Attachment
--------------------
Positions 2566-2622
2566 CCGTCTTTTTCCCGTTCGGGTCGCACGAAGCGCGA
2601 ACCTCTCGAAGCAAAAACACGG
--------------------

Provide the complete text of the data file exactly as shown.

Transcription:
Positions 2566-2622
2566 CCGTCTTTTTCCCGTTCGGGTCGCACGAAGCGCGA
2601 ACCTCTCGAAGCAAAAACACGG